CSA 6.19-01 Standard requires residential CO Alarms to sound when exposed to levels of CO and exposure times as described below. They are measured in parts per million (ppm) of CO over time (in minutes). CSA 6.19-01 Required Alarm Points*… Click here to view full FAQ

The length of warranty varies by product. See specific product section on this website for warranty length by product.
Your warranty is outlined below with the exception of warranty length changing as specified above:

BRK Brands, Inc., (“BRK”) the maker of First Alert® brand products warrants that for a period of (see specific product for details) years from the date of purchase, this product will be free from defects in material and workmanship. BRK, at its option, will repair or replace this product or any component of the product found to be defective during the warranty period. Replacement will be made with a new or remanufactured product or component. If the product is no longer available, replacement may be made with a similar product of equal or greater value. This is your exclusive warranty.

This warranty is valid for the original retail purchaser from the date of initial retail purchase and is not transferable. Keep the original sales receipt. Proof of purchase is required to obtain warranty performance. BRK dealers, service centers, or retail stores selling BRK products do not have the right to alter, modify or any way change the terms and conditions of this warranty. This warranty does not cover normal wear of parts or damage resulting from any of the following: negligent use or misuse of the product, use on improper voltage or current, use contrary to the operating instructions, disassembly, repair or alteration by anyone other than BRK or an authorized service center. Further, the warranty does not cover Acts of God, such as fire, flood, hurricanes and tornadoes or any batteries that are included with this unit.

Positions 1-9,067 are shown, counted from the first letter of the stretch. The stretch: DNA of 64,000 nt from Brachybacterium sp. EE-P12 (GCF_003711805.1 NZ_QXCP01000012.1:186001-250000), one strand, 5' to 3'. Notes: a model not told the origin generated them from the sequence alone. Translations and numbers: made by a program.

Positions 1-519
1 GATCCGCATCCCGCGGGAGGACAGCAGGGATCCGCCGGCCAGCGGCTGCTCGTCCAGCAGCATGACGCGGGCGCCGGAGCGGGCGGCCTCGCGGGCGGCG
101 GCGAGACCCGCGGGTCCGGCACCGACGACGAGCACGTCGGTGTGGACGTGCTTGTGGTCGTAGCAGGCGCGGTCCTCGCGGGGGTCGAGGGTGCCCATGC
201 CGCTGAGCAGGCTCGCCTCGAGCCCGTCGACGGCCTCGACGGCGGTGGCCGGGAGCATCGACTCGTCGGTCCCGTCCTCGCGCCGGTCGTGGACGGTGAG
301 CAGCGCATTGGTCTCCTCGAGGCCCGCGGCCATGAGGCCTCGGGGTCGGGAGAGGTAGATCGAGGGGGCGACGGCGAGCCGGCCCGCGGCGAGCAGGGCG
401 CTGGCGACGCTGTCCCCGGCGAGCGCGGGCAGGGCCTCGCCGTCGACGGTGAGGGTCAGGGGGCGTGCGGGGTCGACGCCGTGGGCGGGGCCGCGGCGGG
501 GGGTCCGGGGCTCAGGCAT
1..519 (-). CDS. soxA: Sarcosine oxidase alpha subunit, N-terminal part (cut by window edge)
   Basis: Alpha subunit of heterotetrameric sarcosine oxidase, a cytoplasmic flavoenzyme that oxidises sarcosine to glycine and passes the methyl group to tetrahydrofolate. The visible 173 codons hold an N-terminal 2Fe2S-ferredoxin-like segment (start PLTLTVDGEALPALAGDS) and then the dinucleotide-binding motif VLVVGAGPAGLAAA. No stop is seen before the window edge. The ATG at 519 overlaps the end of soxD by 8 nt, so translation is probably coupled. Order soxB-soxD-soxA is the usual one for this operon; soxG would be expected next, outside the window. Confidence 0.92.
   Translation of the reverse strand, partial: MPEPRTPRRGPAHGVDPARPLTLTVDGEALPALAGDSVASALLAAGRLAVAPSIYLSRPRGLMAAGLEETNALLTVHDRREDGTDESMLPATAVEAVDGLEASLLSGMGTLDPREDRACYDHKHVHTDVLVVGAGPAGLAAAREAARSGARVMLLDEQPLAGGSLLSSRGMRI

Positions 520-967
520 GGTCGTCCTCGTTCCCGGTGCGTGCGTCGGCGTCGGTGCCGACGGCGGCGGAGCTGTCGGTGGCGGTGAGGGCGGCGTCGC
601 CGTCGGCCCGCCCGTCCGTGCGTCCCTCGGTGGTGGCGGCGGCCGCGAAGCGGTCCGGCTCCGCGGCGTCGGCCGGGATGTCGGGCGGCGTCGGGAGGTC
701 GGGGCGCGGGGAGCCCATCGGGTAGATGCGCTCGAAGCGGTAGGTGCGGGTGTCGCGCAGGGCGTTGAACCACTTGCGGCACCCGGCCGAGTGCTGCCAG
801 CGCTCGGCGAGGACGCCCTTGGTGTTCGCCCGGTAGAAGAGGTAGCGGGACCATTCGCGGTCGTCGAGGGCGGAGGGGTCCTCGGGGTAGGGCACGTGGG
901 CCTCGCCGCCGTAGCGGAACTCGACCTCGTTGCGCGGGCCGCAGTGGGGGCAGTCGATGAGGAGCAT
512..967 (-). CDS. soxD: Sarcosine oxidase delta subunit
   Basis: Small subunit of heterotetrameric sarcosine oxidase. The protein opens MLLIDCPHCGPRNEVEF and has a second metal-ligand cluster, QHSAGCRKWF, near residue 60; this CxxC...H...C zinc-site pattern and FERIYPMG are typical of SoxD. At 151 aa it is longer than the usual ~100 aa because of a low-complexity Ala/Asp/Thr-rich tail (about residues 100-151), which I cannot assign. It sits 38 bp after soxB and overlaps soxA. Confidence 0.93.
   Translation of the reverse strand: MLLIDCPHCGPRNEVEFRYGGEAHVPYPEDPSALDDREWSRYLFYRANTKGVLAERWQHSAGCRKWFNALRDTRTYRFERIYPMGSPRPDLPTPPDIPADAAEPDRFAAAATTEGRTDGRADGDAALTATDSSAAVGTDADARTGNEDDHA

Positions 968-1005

BRK shall not be liable for any incidental or consequential damages caused by the breach of any express or implied warranty. Except to the extent prohibited by applicable law, any implied warranty of merchantability or fitness for a particular purpose is limited in duration to the duration of the above warranty. Some states, provinces or jurisdictions do not allow the exclusion or limitation of incidental or consequential damages or limitations on how long an implied warranty lasts, so the above limitations or exclusion may not apply to you. This warranty gives you specific legal rights, and you may also have other rights that vary from state to state or province to province.

How to Obtain Warranty Service
Service: If service is required, do not return the product to your retailer. In order to obtain warranty service, contact the Consumer Affairs Division at 1-800-323-9005, 7:30 AM – 5:00 PM Central Standard Time, Monday through Friday. To assist us in serving you, please have the model number and date of purchase available when calling. 25 Spur Drive, El Paso TX 79906